When creating naturalistic herbaceous plant communities, it is extremely helpful to base the design around a habitat stereotype. The rationale for doing so is that species that occur naturally together in a given plant community probably tolerate broadly similar conditions, and have similar management requirements. They are also likely to be broadly compatible with one another, although the
Wet meadow of British species in Richmond, North Yorkshire. Note the dense competitive foliage canopy on this relatively fertile site with Persicaria bistorta dominant. Smaller species dominate where soil fertility is reduced or the site is grazed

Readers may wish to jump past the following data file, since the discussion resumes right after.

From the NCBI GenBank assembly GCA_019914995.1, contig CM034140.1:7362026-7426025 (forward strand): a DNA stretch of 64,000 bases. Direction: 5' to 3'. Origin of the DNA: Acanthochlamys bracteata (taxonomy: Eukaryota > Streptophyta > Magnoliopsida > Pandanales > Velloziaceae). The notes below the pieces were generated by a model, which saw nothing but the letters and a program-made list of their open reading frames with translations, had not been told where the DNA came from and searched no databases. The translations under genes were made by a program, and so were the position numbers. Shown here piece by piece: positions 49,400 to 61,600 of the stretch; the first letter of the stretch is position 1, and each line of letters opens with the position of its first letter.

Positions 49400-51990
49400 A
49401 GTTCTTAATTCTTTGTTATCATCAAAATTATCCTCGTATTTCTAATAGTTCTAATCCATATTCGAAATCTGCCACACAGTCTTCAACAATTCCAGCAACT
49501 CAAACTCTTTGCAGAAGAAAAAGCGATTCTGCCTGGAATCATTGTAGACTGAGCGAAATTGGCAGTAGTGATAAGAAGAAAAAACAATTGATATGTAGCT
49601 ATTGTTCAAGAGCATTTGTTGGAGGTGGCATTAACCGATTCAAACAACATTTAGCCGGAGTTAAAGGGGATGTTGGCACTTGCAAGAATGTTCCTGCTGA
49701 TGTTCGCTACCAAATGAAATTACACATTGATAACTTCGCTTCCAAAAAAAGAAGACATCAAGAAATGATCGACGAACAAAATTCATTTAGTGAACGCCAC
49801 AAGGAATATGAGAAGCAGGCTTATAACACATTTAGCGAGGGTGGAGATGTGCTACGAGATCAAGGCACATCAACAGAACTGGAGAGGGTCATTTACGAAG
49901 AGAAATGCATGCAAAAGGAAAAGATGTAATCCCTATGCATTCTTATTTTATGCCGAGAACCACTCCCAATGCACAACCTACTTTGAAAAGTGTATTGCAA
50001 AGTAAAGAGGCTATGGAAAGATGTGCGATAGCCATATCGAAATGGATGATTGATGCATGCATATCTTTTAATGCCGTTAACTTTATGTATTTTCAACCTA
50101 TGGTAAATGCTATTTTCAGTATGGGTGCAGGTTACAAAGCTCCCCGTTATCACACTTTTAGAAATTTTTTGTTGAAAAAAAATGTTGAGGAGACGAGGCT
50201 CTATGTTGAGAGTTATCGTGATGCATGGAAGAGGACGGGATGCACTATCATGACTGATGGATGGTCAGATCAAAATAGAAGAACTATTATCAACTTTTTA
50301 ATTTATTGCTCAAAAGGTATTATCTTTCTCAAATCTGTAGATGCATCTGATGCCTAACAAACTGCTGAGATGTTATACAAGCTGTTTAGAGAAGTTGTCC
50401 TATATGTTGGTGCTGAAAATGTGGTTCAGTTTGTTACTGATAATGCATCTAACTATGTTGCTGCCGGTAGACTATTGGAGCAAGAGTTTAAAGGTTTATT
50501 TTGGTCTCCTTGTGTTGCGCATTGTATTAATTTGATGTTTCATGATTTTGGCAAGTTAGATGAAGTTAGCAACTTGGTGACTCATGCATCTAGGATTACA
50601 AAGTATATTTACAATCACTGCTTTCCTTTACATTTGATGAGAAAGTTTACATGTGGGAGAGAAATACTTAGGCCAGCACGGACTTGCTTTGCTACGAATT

competitive capacity of individual species will often differ considerably. Even when using entirely nonnative species, this provides a logical basis to include/exclude species, to assess how well the designed vegetation will fit the environmental and social conditions prevailing on the site, and to assess whether the proposed vegetation can be appropriately managed. As has previously been made clear in the introduction, even when using species native to the region around the site, the purpose of this text is not habitat restoration per se. The habitat stereotype is to be used as a guide only. In many cases it may be useful to include other species that do not naturally co-occur with the core species, but which experience has shown are broadly compatible. Tables 6.1 to 6.6 demonstrate how species from different parts of the world, but occupying broadly similar habitats, can be interchanged to produce a customised vegetation.